Institutional Pathways in Challenging the Liberal Order: China at the United Nations

Talk #5 in the International Lecture Series China & Global Order

Agreement on how best to categorize the degree of challenge that a resurgent China poses to liberal order has proven difficult to reach. In the absence of consensus and given the significance of the policy consequences that flow from opposing positions, it has become imperative to deepen our understanding not only of the scope of Chinese ambition, but also regularly to investigate the extent to which China is realising, adapting, or changing the scope of its ambition. This paper explores these questions predominantly via a concentration on the United Nations and the ways in which the UN’s institutional design operates to enable or constrain powerful states like China. It focuses particularly on the issue area of human rights as debated and promoted within the UN Security Council, the Human Rights Council, and within a non-UN body, the South-South Forum on Human Rights. Attention to institutional venue, the paper argues, demonstrates that China’s normative beliefs are facilitated more strongly in some UN settings than in others, sparking a range of Chinese behaviour that has a differential impact on the shaping of global order.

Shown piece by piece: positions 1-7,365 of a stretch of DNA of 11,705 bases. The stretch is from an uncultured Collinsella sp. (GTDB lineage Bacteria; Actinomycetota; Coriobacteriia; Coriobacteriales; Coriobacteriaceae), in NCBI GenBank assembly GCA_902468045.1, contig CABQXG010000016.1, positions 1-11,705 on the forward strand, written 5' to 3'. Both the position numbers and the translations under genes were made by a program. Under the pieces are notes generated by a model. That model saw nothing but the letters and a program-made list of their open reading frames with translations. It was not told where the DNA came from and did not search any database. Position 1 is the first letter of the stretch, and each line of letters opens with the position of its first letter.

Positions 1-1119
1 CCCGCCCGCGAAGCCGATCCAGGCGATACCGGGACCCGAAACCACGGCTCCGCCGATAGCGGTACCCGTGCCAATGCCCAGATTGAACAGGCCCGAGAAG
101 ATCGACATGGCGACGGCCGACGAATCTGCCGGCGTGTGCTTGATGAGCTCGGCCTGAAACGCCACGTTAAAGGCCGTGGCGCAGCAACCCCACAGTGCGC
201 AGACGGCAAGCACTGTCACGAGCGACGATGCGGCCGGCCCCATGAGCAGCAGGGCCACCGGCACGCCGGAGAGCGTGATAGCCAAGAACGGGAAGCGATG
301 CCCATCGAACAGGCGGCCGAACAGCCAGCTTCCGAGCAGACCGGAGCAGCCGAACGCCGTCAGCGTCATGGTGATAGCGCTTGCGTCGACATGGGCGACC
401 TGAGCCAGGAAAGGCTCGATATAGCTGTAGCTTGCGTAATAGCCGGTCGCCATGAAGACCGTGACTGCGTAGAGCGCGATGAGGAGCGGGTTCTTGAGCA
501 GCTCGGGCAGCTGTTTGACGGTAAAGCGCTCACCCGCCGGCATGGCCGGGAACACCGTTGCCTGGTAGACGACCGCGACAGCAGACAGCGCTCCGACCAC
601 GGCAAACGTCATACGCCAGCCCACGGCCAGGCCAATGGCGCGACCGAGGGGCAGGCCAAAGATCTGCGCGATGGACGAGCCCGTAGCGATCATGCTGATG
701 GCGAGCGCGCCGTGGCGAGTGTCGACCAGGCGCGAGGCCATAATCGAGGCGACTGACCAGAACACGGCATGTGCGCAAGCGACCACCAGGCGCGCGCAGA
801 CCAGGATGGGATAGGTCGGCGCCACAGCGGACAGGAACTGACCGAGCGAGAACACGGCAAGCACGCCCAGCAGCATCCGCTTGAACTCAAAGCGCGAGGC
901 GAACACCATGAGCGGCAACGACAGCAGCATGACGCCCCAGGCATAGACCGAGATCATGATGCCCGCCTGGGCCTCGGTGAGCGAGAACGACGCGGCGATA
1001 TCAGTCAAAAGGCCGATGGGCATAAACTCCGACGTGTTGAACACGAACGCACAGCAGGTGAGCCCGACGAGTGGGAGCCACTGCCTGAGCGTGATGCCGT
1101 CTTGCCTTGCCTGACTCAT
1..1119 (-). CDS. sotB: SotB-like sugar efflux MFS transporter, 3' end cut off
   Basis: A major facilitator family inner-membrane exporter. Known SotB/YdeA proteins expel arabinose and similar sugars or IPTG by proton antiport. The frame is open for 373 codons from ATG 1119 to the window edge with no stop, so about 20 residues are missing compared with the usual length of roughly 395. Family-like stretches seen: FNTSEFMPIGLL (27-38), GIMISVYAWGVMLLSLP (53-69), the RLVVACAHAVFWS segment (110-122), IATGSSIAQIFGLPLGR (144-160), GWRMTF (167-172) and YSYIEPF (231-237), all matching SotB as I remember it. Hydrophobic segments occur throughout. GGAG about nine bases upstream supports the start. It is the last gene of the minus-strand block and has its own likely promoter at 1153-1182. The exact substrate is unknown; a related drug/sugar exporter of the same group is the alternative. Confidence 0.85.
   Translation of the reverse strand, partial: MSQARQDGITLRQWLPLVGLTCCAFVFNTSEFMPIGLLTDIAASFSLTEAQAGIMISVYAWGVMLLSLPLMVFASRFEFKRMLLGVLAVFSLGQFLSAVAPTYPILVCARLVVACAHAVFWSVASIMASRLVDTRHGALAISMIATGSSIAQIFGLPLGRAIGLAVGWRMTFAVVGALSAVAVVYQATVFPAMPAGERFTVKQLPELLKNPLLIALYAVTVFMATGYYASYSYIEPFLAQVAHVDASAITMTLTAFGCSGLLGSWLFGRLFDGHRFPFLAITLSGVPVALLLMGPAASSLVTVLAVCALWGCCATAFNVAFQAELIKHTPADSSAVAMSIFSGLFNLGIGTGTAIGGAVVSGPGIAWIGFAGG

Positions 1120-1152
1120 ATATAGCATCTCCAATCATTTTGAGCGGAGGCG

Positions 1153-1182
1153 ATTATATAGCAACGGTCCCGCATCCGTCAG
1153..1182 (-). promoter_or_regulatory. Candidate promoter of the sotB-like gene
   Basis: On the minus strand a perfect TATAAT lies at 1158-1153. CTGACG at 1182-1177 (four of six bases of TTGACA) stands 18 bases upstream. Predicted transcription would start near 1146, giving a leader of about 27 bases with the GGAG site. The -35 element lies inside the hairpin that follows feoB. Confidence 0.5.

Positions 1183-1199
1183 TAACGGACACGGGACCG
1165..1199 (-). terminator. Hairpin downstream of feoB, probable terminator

Rosemary Foot is a Professor (emeritus) and Senior Research Fellow in International Relations at the University of Oxford; an emeritus Fellow of St Antony’s College, Oxford; a research associate of the University’s China Centre; and a Fellow of the British Academy. Her latest book is entitled China, the UN, and Human Protection: Beliefs, Power, Image (Oxford University Press, 2020).